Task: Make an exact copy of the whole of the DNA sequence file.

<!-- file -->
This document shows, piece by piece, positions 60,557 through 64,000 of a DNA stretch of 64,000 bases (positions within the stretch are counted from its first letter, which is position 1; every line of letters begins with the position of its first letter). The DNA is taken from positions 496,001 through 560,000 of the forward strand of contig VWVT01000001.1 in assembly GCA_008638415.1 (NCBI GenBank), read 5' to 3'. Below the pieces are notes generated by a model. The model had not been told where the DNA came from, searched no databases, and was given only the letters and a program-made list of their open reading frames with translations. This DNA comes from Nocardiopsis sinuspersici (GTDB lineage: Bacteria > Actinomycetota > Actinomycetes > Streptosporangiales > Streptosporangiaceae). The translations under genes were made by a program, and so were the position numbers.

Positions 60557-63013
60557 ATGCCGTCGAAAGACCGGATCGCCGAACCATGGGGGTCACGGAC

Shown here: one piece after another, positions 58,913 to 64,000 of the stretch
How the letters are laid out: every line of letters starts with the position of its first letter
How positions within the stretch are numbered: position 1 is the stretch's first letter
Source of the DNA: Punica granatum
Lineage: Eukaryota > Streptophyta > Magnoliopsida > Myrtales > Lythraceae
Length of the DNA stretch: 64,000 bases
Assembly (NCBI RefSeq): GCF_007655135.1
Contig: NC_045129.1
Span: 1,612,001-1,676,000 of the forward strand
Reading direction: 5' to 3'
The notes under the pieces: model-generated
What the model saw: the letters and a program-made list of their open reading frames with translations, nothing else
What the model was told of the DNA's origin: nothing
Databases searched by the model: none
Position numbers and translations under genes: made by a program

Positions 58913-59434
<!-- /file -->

This document shows, piece by piece, positions 60,557 through 64,000 of a DNA stretch of 64,000 bases (positions within the stretch are counted from its first letter, which is position 1; every line of letters begins with the position of its first letter). The DNA is taken from positions 496,001 through 560,000 of the forward strand of contig VWVT01000001.1 in assembly GCA_008638415.1 (NCBI GenBank), read 5' to 3'. Below the pieces are notes generated by a model. The model had not been told where the DNA came from, searched no databases, and was given only the letters and a program-made list of their open reading frames with translations. This DNA comes from Nocardiopsis sinuspersici (GTDB lineage: Bacteria > Actinomycetota > Actinomycetes > Streptosporangiales > Streptosporangiaceae). The translations under genes were made by a program, and so were the position numbers.

Positions 60557-63013
60557 ATGCCGTCGAAAGACCGGATCGCCGAACCATGGGGGTCACGGAC

Shown here: one piece after another, positions 58,913 to 64,000 of the stretch
How the letters are laid out: every line of letters starts with the position of its first letter
How positions within the stretch are numbered: position 1 is the stretch's first letter
Source of the DNA: Punica granatum
Lineage: Eukaryota > Streptophyta > Magnoliopsida > Myrtales > Lythraceae
Length of the DNA stretch: 64,000 bases
Assembly (NCBI RefSeq): GCF_007655135.1
Contig: NC_045129.1
Span: 1,612,001-1,676,000 of the forward strand
Reading direction: 5' to 3'
The notes under the pieces: model-generated
What the model saw: the letters and a program-made list of their open reading frames with translations, nothing else
What the model was told of the DNA's origin: nothing
Databases searched by the model: none
Position numbers and translations under genes: made by a program

Positions 58913-59434